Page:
The Iwaya Caves, shaped by centuries of tidal erosion, are a fascinating natural wonder comprising two caverns. As you venture into the first cave, an exhilarating sense of exploration engulfs you, reminiscent of intrepid adventurers. You will be armed with a candle, provided to visitors at the midway point, allowing you to immerse yourself in the mysterious atmosphere. However, please note that during crowded times, the provision of candles might be limited. Meanwhile, the second cave offers an enlightening experience, delving into the religious beliefs and captivating folklores from the Edo period. Prepare to be captivated as you uncover the rich tapestry of history and culture hidden within its depths.

This exhibition is covered by the Enoshima pass. Otherwise, entry fee costs ¥500.

Opening hours: 9am-6pm 

5. Dinner at the Enoshima Uomi-tei

Perfectly-grilled clams with a dash of soy sauce for the extra umami

I’m pretty sure there is an unspoken rule of eating seafood when you are on an island. If that’s true, we recommend Enoshima Uomi-tei for its grilled seafood. Just like many restaurants on the island, Enoshima Uomi-tei closes at 6pm. Hence, while you will be walking back and forth, we recommend walking back to Oiwaya Street, where the restaurant is located. 

The restaurant serves a variety of grilled and fresh seafood, such as the Yaki Hamaguri (¥1,300), Ika no Maruyaki (¥1,200), and Ebi no Shioyaki (¥1,100), which are grilled clams in soy sauce, grilled squid with ginger and soy sauce, and grilled prawns with salt respectively. For a more filling meal, set meals and a la carte rice bowls are also on the menu.

Amazing food aside, you get to dine with an unobstructed view of the ocean.

Opening hours: 10am-6pm

6. Watch the sunset

Photo: iStock/Ghing

When you’re at Iwaya Caves, take note of the sunset timing of the day, which is written on a whiteboard on a wall. From Enoshima Uomi-tei, or any of the restaurants along Oiwaya Street, walk back to the caves. You should be able to see a sunset viewing spot on the bridge, which is supposedly the best spot on the island to view sunsets. In April and September, if you’re lucky, you might also get to see the “Diamond Fuji”, which occurs when the sun sets behind the mountain, creating a diamond-like radiance.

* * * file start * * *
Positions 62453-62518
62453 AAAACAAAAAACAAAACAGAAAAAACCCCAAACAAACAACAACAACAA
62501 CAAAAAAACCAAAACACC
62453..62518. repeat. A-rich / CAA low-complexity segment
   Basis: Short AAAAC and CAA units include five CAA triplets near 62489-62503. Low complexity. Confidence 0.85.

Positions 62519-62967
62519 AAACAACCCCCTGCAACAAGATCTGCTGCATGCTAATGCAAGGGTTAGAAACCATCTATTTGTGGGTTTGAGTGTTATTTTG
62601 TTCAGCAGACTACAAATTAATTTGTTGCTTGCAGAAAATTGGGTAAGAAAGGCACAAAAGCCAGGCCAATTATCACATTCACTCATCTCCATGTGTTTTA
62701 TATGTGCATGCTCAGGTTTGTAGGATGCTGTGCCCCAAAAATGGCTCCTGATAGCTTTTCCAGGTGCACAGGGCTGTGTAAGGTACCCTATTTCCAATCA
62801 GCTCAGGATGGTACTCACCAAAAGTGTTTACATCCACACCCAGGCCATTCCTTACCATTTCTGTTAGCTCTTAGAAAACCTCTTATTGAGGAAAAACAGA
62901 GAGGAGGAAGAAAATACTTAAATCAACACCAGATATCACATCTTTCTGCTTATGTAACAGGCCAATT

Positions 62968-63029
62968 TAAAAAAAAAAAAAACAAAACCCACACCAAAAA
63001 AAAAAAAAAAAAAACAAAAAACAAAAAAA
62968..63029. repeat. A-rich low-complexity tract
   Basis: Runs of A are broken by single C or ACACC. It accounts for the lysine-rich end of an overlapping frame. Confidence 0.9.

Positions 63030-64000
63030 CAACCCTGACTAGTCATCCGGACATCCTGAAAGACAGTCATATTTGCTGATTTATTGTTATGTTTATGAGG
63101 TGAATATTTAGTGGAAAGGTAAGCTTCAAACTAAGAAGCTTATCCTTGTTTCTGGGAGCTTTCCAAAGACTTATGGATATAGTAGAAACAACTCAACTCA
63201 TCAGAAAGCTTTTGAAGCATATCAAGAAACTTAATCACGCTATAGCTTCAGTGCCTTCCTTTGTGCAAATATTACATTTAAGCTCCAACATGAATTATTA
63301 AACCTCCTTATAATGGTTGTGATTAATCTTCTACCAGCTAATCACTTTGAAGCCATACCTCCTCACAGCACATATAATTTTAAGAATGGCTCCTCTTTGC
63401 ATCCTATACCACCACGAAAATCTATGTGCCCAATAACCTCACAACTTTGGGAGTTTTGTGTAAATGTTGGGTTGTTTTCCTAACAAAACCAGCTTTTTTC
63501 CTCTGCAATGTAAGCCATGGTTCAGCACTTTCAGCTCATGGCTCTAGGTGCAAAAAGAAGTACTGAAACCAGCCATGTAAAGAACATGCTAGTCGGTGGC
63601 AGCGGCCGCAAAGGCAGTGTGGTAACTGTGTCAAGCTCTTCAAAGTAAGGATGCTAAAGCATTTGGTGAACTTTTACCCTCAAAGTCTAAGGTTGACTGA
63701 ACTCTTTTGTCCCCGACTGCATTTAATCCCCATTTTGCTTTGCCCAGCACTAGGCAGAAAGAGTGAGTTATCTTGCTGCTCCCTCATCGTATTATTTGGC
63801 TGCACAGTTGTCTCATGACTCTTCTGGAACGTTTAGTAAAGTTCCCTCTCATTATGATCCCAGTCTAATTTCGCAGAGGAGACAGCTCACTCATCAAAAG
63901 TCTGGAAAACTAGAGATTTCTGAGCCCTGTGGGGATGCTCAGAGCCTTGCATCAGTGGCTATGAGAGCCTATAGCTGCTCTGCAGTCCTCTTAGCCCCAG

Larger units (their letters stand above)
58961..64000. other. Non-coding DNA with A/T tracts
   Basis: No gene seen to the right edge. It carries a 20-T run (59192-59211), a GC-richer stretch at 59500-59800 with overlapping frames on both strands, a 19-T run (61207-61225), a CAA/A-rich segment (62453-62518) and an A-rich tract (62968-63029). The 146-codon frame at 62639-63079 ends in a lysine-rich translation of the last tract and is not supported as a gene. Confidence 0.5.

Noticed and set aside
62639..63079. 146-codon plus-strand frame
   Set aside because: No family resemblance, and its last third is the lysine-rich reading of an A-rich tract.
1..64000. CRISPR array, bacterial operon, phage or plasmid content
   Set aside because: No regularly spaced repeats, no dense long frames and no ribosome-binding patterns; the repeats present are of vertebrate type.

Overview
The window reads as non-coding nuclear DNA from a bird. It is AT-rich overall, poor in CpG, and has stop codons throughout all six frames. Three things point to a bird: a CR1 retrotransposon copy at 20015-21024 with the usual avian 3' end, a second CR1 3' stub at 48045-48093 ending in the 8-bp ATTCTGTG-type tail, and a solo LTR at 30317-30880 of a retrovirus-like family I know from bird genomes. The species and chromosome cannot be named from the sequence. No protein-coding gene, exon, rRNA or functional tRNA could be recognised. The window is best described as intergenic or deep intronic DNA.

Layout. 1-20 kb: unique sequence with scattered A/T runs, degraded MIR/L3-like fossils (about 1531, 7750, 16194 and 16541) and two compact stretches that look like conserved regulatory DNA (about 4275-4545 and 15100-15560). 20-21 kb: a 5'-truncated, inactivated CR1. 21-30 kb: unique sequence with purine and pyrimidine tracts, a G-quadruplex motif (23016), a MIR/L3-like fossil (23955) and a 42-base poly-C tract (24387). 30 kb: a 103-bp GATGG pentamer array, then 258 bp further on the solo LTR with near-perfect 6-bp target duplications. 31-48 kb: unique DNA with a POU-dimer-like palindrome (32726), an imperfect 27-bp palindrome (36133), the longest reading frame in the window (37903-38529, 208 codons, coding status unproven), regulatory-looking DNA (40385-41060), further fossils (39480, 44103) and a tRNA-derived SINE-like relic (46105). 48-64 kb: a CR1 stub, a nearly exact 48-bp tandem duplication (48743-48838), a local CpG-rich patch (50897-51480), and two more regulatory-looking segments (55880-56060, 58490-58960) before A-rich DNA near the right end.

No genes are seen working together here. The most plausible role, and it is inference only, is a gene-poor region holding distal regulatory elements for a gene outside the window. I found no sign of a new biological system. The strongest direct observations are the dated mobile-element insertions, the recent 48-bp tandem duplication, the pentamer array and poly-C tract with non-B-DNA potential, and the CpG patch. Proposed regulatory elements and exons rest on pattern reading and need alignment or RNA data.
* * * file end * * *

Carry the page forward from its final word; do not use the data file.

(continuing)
7. Dragon’s Love Bell

This will be the final cultural attraction before heading back to the mainland. Dragon’s Love Bell is a symbol of the love story between the Five-headed Dragon and the Benzaiten, which I will leave you to learn more about when you visit the island. It is a popular spots for couples to ring the bell to profess their love for each other. Some would even bring their own locks and chain it to the gate.

Please note that the bell has recently fallen off in late June 2023, and may or may not have been fixed during your visit.

8. Enoshima Island Spa 

Amazing view of the sunset from Enoshima Island Spa. Photo: klook

After a rewarding day of exploring every corner of Enoshima Island, treat yourself to a rejuvenating experience at Enoshima Island Spa, conveniently situated at the island’s entrance. This exceptional facility offers an array of amenities designed to cater to your relaxation needs, including natural hot springs, invigorating heated pools, serene relaxation areas, and soothing saunas. As the sun sets, their night spa awaits, starting from just ¥1,650 per person from 6pm onwards. Alternatively, for a more comprehensive indulgence, return on another day and luxuriate in the spa’s offerings all day long, priced at ¥2,750.

If you’ve been observant during your exploration of the island’s attractions, you’ll notice the spa’s thoughtful homage to Enoshima’s rich history. From the dragon-shaped streetlights that illuminate the surroundings to the Beng Teng Spa, named after the revered Benzaiten goddess, each element pays tribute to the island’s captivating past. Moreover, the cave pool draws inspiration from the mystique of the Iwaya Caves, further enhancing the enchanting ambiance of this exceptional spa.

Opening hours:
Mar-Nov: 10am-10pm
Dec-Feb: 11am-9pm